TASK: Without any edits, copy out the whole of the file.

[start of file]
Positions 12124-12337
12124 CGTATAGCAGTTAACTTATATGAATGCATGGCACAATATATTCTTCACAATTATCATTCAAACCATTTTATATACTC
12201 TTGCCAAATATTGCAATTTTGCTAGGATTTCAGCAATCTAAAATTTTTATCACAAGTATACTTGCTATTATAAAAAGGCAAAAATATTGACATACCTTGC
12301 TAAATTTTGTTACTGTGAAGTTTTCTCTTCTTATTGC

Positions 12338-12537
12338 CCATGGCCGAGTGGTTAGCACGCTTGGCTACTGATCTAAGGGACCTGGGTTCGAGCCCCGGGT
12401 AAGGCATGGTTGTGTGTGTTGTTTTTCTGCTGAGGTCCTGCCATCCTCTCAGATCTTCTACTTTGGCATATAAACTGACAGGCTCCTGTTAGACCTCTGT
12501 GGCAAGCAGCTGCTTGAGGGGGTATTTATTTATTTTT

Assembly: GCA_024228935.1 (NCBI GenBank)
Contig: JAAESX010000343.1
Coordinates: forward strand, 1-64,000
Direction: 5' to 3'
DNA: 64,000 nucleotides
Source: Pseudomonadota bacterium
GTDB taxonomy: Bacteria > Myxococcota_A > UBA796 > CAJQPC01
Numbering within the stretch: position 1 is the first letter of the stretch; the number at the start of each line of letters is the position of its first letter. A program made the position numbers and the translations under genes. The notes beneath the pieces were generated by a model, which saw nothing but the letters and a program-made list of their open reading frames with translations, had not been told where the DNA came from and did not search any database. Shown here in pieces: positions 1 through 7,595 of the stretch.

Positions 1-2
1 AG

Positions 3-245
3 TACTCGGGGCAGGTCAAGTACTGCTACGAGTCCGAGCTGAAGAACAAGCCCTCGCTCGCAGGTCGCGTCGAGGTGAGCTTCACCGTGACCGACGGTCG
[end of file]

Positions 12124-12337
12124 CGTATAGCAGTTAACTTATATGAATGCATGGCACAATATATTCTTCACAATTATCATTCAAACCATTTTATATACTC
12201 TTGCCAAATATTGCAATTTTGCTAGGATTTCAGCAATCTAAAATTTTTATCACAAGTATACTTGCTATTATAAAAAGGCAAAAATATTGACATACCTTGC
12301 TAAATTTTGTTACTGTGAAGTTTTCTCTTCTTATTGC

Positions 12338-12537
12338 CCATGGCCGAGTGGTTAGCACGCTTGGCTACTGATCTAAGGGACCTGGGTTCGAGCCCCGGGT
12401 AAGGCATGGTTGTGTGTGTTGTTTTTCTGCTGAGGTCCTGCCATCCTCTCAGATCTTCTACTTTGGCATATAAACTGACAGGCTCCTGTTAGACCTCTGT
12501 GGCAAGCAGCTGCTTGAGGGGGTATTTATTTATTTTT

Assembly: GCA_024228935.1 (NCBI GenBank)
Contig: JAAESX010000343.1
Coordinates: forward strand, 1-64,000
Direction: 5' to 3'
DNA: 64,000 nucleotides
Source: Pseudomonadota bacterium
GTDB taxonomy: Bacteria > Myxococcota_A > UBA796 > CAJQPC01
Numbering within the stretch: position 1 is the first letter of the stretch; the number at the start of each line of letters is the position of its first letter. A program made the position numbers and the translations under genes. The notes beneath the pieces were generated by a model, which saw nothing but the letters and a program-made list of their open reading frames with translations, had not been told where the DNA came from and did not search any database. Shown here in pieces: positions 1 through 7,595 of the stretch.

Positions 1-2
1 AG

Positions 3-245
3 TACTCGGGGCAGGTCAAGTACTGCTACGAGTCCGAGCTGAAGAACAAGCCCTCGCTCGCAGGTCGCGTCGAGGTGAGCTTCACCGTGACCGACGGTCG